Friday, March 18, 2011

Left Neglected--A Review

Left Neglected ~~ Lisa Genova
3  of 5 stars

Left Neglected is the story of Sarah, a workaholic, type A personality mother and wife who has an all-consuming job at which she works nearly 80 hours a week. Her husband is much the same, and neither of them seem to have time for much other than their jobs, until Sarah has an accident in which she suffers a traumatic brain that results in a condition known as left neglect. For Sarah, "the left" doesn't exist--the left side of her body, anything to her left. She must relearn many things, including how to walk, how to read, and how to be.

Genova does a great job of immersing us in Sarah's world, especially in her job and her marriage and family-life (or lack thereof) before her accident.  I think that that Genova also does an exceptional job of immersing the reader into Sarah's word post-accident by placing us in Sarah's head. The details with which Genova explains the condition of left neglect and brings us, as readers, into Sarah's rehabilitation are part of what make this book worth reading.

While the story is certainly attention-holding and well-written, I found myself wanting to like Left Neglect more than I actually did. I found myself wanting more from the book and not really liking Sarah or her husband very much. I had a hard time connecting with her and her husband as characters, perhaps because I found myself gritting my teeth every time Sarah mentioned how much her work life would be easier if they could just afford a bigger house so they could have a 5th bedroom for a live-in nanny. I found myself distinctly disliking her as a mother.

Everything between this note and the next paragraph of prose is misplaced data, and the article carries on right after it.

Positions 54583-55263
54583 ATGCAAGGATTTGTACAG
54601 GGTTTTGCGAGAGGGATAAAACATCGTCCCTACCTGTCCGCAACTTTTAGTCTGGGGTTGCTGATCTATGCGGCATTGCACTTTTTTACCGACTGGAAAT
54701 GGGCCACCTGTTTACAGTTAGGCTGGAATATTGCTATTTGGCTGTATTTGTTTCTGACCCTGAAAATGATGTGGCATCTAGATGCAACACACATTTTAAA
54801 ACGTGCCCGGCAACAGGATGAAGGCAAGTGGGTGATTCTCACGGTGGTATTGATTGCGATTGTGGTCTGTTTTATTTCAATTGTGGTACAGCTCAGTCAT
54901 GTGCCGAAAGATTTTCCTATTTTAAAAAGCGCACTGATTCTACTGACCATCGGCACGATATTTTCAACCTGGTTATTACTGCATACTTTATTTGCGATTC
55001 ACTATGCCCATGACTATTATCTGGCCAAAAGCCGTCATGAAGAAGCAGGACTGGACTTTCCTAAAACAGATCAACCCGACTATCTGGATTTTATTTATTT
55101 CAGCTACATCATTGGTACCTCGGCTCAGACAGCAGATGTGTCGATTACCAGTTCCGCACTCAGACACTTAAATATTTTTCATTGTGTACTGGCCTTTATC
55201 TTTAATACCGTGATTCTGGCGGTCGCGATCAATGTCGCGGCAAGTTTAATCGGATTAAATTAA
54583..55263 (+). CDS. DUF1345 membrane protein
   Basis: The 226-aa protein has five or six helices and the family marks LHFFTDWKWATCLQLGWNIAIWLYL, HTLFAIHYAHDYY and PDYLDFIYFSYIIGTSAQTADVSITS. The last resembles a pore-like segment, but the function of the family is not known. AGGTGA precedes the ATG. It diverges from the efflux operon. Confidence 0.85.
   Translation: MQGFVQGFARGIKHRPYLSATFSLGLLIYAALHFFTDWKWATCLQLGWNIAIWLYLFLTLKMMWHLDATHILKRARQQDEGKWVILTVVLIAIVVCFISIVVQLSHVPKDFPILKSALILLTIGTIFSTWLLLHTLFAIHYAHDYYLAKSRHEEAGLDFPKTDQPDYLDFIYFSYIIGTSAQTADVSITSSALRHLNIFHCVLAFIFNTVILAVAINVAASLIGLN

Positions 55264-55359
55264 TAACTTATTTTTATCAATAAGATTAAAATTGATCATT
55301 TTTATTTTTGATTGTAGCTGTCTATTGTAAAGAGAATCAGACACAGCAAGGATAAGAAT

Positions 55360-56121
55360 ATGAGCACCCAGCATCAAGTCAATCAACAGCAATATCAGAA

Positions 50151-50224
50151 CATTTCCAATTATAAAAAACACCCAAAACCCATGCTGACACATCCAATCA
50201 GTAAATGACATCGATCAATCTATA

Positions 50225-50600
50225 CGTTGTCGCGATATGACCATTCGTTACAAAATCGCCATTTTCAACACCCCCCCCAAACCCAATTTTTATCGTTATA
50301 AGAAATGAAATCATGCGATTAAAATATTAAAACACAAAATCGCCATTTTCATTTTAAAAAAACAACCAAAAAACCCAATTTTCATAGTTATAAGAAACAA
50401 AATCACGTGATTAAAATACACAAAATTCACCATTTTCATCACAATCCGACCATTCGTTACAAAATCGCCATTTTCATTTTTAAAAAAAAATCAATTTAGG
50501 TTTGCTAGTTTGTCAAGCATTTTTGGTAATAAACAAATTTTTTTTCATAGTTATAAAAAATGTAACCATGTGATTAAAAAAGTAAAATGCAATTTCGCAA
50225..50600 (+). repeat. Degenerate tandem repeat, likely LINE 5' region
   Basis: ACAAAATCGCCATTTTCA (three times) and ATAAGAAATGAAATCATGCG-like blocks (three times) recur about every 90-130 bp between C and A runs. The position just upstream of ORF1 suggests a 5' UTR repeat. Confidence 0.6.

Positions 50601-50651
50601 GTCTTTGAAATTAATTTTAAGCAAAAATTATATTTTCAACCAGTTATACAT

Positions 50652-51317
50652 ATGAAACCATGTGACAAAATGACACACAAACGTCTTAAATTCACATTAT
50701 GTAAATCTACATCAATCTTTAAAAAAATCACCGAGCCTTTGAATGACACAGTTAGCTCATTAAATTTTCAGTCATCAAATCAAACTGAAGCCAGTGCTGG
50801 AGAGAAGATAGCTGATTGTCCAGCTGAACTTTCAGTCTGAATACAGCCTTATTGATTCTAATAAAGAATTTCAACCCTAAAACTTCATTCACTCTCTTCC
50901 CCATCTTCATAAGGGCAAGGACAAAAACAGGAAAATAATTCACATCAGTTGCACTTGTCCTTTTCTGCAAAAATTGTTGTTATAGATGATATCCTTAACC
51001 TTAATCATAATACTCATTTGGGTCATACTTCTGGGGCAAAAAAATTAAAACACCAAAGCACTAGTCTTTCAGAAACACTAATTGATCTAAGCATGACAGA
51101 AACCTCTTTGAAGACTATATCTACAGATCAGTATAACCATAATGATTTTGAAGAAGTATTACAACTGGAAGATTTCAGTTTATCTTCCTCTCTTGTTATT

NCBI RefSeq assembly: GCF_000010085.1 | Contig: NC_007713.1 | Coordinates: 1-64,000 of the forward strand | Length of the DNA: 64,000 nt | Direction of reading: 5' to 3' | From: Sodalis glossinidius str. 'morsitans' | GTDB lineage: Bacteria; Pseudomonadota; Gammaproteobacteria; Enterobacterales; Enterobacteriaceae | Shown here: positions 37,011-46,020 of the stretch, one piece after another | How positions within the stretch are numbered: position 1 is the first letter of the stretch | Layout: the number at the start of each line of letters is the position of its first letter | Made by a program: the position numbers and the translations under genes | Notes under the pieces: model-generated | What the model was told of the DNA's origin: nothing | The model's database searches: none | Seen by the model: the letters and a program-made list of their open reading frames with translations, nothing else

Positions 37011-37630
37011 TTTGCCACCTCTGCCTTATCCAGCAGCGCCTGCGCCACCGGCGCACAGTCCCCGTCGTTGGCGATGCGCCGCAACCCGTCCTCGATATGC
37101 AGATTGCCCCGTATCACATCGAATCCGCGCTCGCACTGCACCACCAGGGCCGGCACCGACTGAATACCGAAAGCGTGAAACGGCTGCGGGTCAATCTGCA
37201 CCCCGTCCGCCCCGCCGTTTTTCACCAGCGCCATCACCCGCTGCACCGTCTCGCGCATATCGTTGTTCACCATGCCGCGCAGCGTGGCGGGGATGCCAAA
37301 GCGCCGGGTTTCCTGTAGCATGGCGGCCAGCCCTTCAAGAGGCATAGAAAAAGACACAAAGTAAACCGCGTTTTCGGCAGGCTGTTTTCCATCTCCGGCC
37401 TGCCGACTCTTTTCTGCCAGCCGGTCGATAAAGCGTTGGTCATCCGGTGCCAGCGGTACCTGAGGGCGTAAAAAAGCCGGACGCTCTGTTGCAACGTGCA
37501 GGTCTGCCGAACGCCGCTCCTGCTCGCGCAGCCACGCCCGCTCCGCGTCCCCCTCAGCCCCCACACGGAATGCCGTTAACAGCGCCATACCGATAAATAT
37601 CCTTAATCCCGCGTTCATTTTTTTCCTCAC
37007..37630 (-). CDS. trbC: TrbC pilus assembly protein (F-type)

Further, I really felt like that parts of the book were rushed, especially the ending.  I was really disappointed in what I felt like was a very contrived situation that was worked in at the end of the book as a plot device.  It's almost as if Genova couldn't figure out a way to wrap up Sarah's story as she began to make gains in her recovery and reshape her life as she finally determined what was really important in her life.

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